I usually like Nick Hornby’s books because they tend to be funny. This book made me laugh but I found it hard to get into in any meaningful way. The plot, based around a husband’s sudden spiritual conversion, is like an unwisely converted and overly extended episode of The Simpsons – not great. Furthermore, the narrator (doctor, mother and wife Katie) constantly uses brackets for no particular reason (for example, to divulge an extra, humorously intended, nugget of information) – irritating.

How To Be Good by Nick Hornby (front)

Hornby fans will enjoy Katie’s humorous use of lists, her references to pop culture, and her uncanny ability to give other characters nicknames. However, unlike High Fidelity or About A Boy (which I love): How To Be Good has not dated well. Written at the turn of the century, a time before i-pads and e-books, the parable feels very ‘early noughties’. As if to further prove the point, to my nostalgic pleasure, the Sega Dreamcast is referred to. And, just as computer games consoles go defunct: occasionally, a book can become less relevant within the space of twelve years. I wonder why the book received rave reviews upon its release; it certainly hasn’t been made into a movie – if that’s anything to go by.

How To Be Good by Nick Hornby (side)

But I’m glad I found this American edition of the book. Of particular interest were its hyperbolic review quotes and its bright yellow cover. On the book’s side is plastered The New York Times Bestseller written in white text surrounded by a red egg. If one were to judge this book by its cover quotes, one might come to the conclusion that its a guaranteed hit. In my opinion, it’s an okay book: it’s not a great book.

10: Dreams From My Father by Barack Obama

In Autobiography, Books, Non-Fiction on 08/03/2013 at 12:00 pm

It was another book I found at my local library’s book sale; part of their three books for £1 deal. By inspecting the book’s spine, I was surprised to discover that the previous owner had stopped at around page 100 of the 442 paged autobiography. I therefore considered it my mission to take this perfectly good, new book – cast aside by its’ owner – and finish it.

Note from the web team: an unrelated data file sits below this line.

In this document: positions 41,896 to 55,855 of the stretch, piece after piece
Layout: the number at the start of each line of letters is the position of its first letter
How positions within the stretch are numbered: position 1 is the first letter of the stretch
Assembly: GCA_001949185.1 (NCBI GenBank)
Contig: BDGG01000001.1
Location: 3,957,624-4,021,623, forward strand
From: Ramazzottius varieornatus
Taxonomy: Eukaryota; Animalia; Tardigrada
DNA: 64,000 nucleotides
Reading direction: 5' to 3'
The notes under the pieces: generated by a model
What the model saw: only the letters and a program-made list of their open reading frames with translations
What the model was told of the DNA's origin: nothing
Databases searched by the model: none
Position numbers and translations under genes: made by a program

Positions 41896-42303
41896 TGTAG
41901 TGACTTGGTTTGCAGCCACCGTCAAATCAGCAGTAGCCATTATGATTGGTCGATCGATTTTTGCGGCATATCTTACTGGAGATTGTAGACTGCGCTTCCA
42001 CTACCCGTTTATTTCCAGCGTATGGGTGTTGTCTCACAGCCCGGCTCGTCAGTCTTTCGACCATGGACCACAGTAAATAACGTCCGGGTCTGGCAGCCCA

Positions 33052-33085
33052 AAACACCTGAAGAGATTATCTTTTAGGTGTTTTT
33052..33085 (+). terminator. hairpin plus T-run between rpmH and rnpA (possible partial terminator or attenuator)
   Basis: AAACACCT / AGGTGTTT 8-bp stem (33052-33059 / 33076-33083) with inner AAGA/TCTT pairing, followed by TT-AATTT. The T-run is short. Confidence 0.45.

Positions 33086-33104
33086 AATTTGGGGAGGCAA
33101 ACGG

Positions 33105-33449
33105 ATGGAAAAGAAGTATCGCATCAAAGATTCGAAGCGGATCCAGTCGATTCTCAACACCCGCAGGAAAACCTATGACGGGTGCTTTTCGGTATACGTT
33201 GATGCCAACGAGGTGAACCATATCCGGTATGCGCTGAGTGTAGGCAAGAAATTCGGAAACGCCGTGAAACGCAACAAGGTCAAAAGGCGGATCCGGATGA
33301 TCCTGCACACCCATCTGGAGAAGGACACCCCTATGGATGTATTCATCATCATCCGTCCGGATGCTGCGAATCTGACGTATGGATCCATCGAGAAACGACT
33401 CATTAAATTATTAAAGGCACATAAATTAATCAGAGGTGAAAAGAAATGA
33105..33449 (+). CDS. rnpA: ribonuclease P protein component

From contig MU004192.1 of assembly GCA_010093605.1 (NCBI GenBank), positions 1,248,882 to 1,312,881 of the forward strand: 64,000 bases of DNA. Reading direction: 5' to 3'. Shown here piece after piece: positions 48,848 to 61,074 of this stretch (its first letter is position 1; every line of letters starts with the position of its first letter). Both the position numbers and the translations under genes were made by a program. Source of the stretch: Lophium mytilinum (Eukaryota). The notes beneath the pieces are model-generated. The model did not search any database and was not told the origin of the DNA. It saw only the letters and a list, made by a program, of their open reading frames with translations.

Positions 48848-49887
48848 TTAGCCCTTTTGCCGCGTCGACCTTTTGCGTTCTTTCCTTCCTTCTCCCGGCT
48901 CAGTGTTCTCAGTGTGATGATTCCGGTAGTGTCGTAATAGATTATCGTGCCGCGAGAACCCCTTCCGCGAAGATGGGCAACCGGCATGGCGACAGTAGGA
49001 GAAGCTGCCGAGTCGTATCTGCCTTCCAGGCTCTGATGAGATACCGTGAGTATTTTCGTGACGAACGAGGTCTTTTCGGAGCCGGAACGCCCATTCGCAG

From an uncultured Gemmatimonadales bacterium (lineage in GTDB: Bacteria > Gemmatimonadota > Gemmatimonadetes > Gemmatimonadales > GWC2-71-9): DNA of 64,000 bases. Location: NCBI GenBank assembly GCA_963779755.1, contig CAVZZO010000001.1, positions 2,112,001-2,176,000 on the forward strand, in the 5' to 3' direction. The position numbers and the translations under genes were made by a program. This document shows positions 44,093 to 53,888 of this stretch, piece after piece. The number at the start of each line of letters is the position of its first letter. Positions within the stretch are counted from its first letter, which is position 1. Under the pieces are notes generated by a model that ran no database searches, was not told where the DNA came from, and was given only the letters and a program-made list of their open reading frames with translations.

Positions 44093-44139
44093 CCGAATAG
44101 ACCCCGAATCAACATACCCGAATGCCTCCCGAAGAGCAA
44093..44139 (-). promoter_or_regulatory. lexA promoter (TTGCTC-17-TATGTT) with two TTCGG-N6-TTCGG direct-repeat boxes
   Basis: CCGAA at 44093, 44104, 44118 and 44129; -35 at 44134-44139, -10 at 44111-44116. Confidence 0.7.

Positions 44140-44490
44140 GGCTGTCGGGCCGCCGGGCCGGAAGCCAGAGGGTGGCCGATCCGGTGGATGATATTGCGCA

Dreams From My Father (side)

“By inspecting the book’s spine, I was surprised to discover that the previous owner had stopped at around page 100”

Dreams From My Father was first published in 1995 and later updated in 2004: the edition that I read from was not published in Great Britain until 2007. It is interesting to think how quickly Barack Obama’s rise to worldwide fame has been. According to the book’s introduction, Obama spent one year writing the book following his successful election “as the first black president of the Harvard Law Review, a legal periodical largely unknown outside the profession.” 14 years later, he would be the first black President of the United States.

The book is an excellent example of a well crafted memoir. It is carefully written throughout, neatly structured and perfectly balanced; reading  Obama’s remarkable prose style is both a pleasure and an inspiration. For example, he uses language to skilfully drift from the personal and anecdotal to the political and sociological. There is an openness to the writing, a readiness to introduce the reader to different characters, and a philosophically moral tone to the odyssey. Throughout, the story shifts smoothly between the author’s inner struggle with his father’s image, his conversations with friends and family, and his essays discussing broader topics such as church politics in Chicago or colonial history in Kenya.

Dreams From My Father (front)

“The book is an excellent example of a well crafted memoir.”

I admired the engaging prose and was pleased to discover that the 44th President can write very well. The book lived up to my expectations as a literary work and at times displayed a warm sense of humour. This is because essentially it’s a very human book about things that matter: things like family, friendship and identity. It was worth reading eighteen years ago and is worth reading now. By my calculations, Obama must have been about 47 when he first became president; maybe, if I start my memoirs now, I’ll be Prime Minister by 2031.

09: Vernon God Little by DBC Pierre

In Books, Comedy, Fiction on 01/03/2013 at 12:00 pm

What you need to know about this book is that, once you find the protagonist’s voice, the story rushes along at a good pace. You’ll like it if you like J.D Salinger’s The Catcher In The Rye or any irreverent, dark, American humour. It’s funny like South Park is funny and as cynical  as any stand-up comic worth his or her salt. It is a deeply critical, farcical representation of modern American society.

Vernon God Little by DBC Pierre (front)

“Personally, I think it’s exciting that young people today will be reading contemporary, exciting texts involving murder, hypocrisy and obesity.”

Controversially enough, Britain’s English teachers can choose Vernon God Little as an A Level option.  I’m sure there’ll be complaints from conservative parents, who would prefer a good Charles Dickens classic or the delicacy of a Jane Austen romance. Personally, I think it’s exciting that young people today will be reading contemporary, exciting texts involving murder, hypocrisy and obesity. After all, this is exactly what one should find scattered across the pages of one’s Daily Telegraph on an average morning.

Vernon God Little by DBC Pierre (side)

I picked it up new from Primrose Hill Books; it was £7.99 and worth every penny. The way I look at the price of books is like this: given the choice, would I rather have two pints down the pub or own a book that could change how I think and feel; improve my chances of getting work as an English teacher; and inspire me to write? Yes, you can keep your two expensive pints behind the bar of the Camden Head, I’m at home and I’m enjoying a good book.